Tethered or Adrift

31 Oct 2016

I’ve heard the role of a sending church described like this: it’s like a ship sending out a small boat into the ocean.  The ship ties a strong rope to the small boat.  The boat goes off into the dangerous sea, but the rope keeps it connected to the ship.  At any time, the ship can pull the boat back in. If you prefer a space analogy, the sending church is like the space craft, and the missionary is the astronaut sent out to repair the satellite.  The line between the spaceship and the astronaut is what keeps him alive.  No matter which kind of ship, the strength of the connection all comes down to the state of the rope ie the intentional relationship between the church and the missionary.  If, over time, the rope decays then this connection is in danger of being completely severed, and the missionary left to drift alone.

We asked some of our missionaries who have been serving for more than 10 years: what are the challenges to maintaining good connections with your home church in Australia?

Western Europe: Cosmopolitan
The main challenge is keeping up good and regular communication. Also, as time goes by both the missionary and the home church change. For example, in our experience, every time we’ve gone back on Home Assignment not only are there new people in the church, but some of the once familiar faces no longer attend the church. This includes changes in pastors and others in church leadership. After ten+ years these changes can become significant, to the point that the missionary knows less than half the church, and less than half the church knows them.

South East Asia: Tropical
The challenge for us it is our limited ability to use social media freely.  We don’t and can’t share everything on social media for our safety but even more so for the people we work with.  However, this is a day and age of social media and when we are not feeding information continually it’s hard to keep connected with everyone on their level.

Middle East: Oasis
The church leadership and membership can change a lot over the years, and it’s challenging to keep connected when you’re communicating with people you don’t really know.  Also, there can be a diminishing of communication from the home church over time… out of sight, out of mind!

Central Asia: Desert
I think one of the hard things is when churches have a change in leadership while you are on the field – be it in the Mission committee, or the pastor. Thankfully many church members remain the same over the years and can keep up the ‘memory’ of me with those who are new, so that I still feel welcomed when I return.  Another challenge is the lack of time I dedicate to staying in touch.  This is not because I don’t want to, but that I find it hard to live in two worlds.  I find when I spend a lot of time writing to churches, supporters or friends that divide becomes harder, so I focus on the life right in front of me.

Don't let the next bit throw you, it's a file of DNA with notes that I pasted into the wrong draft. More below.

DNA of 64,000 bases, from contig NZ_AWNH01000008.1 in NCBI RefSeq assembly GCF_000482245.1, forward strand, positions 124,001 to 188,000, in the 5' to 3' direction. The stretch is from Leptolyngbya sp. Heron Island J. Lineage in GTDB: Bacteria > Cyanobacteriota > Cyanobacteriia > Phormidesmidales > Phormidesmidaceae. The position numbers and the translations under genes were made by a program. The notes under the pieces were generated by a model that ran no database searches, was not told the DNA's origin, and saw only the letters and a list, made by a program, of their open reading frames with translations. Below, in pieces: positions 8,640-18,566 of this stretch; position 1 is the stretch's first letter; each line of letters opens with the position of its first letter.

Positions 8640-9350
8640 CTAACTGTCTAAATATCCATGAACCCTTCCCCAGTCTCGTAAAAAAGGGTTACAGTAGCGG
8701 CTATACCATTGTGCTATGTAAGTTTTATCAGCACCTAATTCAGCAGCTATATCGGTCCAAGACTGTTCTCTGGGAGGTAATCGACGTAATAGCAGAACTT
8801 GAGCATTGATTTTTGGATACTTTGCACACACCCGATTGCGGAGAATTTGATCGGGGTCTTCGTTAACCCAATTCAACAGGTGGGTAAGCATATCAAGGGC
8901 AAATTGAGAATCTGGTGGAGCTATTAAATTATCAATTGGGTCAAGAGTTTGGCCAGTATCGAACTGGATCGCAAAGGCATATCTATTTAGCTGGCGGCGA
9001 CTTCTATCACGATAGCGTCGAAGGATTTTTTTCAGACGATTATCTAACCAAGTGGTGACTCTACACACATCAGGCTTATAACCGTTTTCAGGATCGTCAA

East Asia: Urban
It gets harder to communicate what is happening, your dreams and challenges. Everything feels too complicated. Many connections also grow distant, and it gets harder to spend long chunks of time at home to warm them up again. Time at home is especially tricky when you come from two different home countries. Also, commitments on the field including our business and the kids school terms make times away from the field challenging.

East Asia: Megacity
There are many challenges to maintain good connections with your home church. The longer we are away the more church members go and new members come and relationships need to be built all over again. We go home every two years over our ‘away country’ summer for three months. This is important for us as a family, but also to maintain good connection with our sending Church. We always email them first and make sure we book all our other appointments around serving and being served by them. We go around to different Bible Study groups at our sending church so even if we are not there on a Sunday, we can meet up with people and have more meaningful discussions. We actively invite people to visit us on the field. This is hard. Everyone is busy but we know that people are praying for us.

What can you do this week to strengthen the rope between your church and the missionaries you support?

  • Write an email to the missionary with an update of what’s happening in your church?
  • Arrange for one of the small groups from the church to put together and post a care package?
  • Pray for the missionaries in your Sunday service, and send them an encouraging note listing the things you prayed for?

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